Things to Know about the Stigma behind Gout

Gout Pain
Gout Pain
Gout

Gout is a common form of arthritis caused by the buildup of uric acid (hyperuricemia) in the blood. The human body produces uric acid during the metabolism of purines which are present in most foods like seafood and that too, at very high levels.

Crystals of uric acid are formed in the joints when the level of uric acid in the blood gets high. These crystals are needle-shaped and it tends to build up in the joint of the big toe of people who are susceptible to gout which results in causing pain and inflammation. The pain can be in intense levels which make a person with gout impossible to walk or even lay a sheet over the paining joints.

Is Gout Common?

According to studies, almost 8.3 million people who live in the US are estimated to be affected by gout, which equates to almost one in twenty-five adults. Also, men are most affected by this condition than women. Gout is a common condition in the United States than many other conditions that are well known, like rheumatoid arthritis and psoriasis.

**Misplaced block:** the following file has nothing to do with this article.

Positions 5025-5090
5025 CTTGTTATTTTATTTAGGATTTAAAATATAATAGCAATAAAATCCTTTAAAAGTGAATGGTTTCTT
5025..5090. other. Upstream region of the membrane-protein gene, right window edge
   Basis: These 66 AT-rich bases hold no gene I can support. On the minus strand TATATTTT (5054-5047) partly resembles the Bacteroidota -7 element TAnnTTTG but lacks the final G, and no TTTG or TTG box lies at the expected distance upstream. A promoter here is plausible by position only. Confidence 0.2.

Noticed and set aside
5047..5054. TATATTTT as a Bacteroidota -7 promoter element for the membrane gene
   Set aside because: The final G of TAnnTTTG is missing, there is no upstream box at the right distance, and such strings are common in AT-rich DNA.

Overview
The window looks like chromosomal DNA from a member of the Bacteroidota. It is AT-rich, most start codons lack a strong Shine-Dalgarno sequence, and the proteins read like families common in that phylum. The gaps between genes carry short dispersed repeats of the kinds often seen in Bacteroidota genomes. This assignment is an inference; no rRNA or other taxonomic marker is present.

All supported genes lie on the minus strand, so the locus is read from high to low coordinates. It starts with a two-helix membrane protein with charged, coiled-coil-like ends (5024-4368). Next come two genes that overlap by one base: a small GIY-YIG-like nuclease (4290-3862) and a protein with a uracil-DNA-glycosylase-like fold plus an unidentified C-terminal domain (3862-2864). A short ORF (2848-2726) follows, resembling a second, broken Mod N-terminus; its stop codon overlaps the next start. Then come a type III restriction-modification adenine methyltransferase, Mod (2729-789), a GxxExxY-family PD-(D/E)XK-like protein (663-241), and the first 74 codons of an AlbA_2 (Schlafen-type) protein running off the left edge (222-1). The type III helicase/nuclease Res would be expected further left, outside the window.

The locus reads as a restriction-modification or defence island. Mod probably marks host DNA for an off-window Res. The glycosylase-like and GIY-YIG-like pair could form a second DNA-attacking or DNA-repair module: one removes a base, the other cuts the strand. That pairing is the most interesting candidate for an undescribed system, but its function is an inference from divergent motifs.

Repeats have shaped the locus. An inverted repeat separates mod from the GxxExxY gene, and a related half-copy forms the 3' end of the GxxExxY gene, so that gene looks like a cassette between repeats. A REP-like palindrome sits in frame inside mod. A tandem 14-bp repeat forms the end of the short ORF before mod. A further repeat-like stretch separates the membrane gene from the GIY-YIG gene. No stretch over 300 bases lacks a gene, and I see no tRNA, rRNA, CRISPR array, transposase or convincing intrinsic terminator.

The condition affects more people than conditions like multiple sclerosis, peanut allergies, celiac disease combined.

Why is a Stigma Present?

Gout appears to be a common condition in the US from the 1970s to the 1990s. One of the main factors for this can be the rising obesity rates which can often increase the risk of having high blood pressure. Also, a few drugs taken by people for managing hypertension are also seen to increase gout. In addition to this, the risk of cardiovascular diseases is increased by obesity which, in turn, increases the risk of gout.

Despite the rising number of people suffering from gout, many people have no idea about the condition and those who experience the condition often feel embarrassed to discuss it. This is a concerning issue because if gout is left untreated, it can increase the risk of other conditions like kidney stones and cardiovascular diseases. Gout is a very painful condition, and people should not have the feeling that they need to experience it as long as treatments are available.

Studies conducted during the past years that examined the impact of this condition on the lives of men concluded that “embarrassment, stigma, and shame lead to a trivialization of the impact of this condition despite its severity.”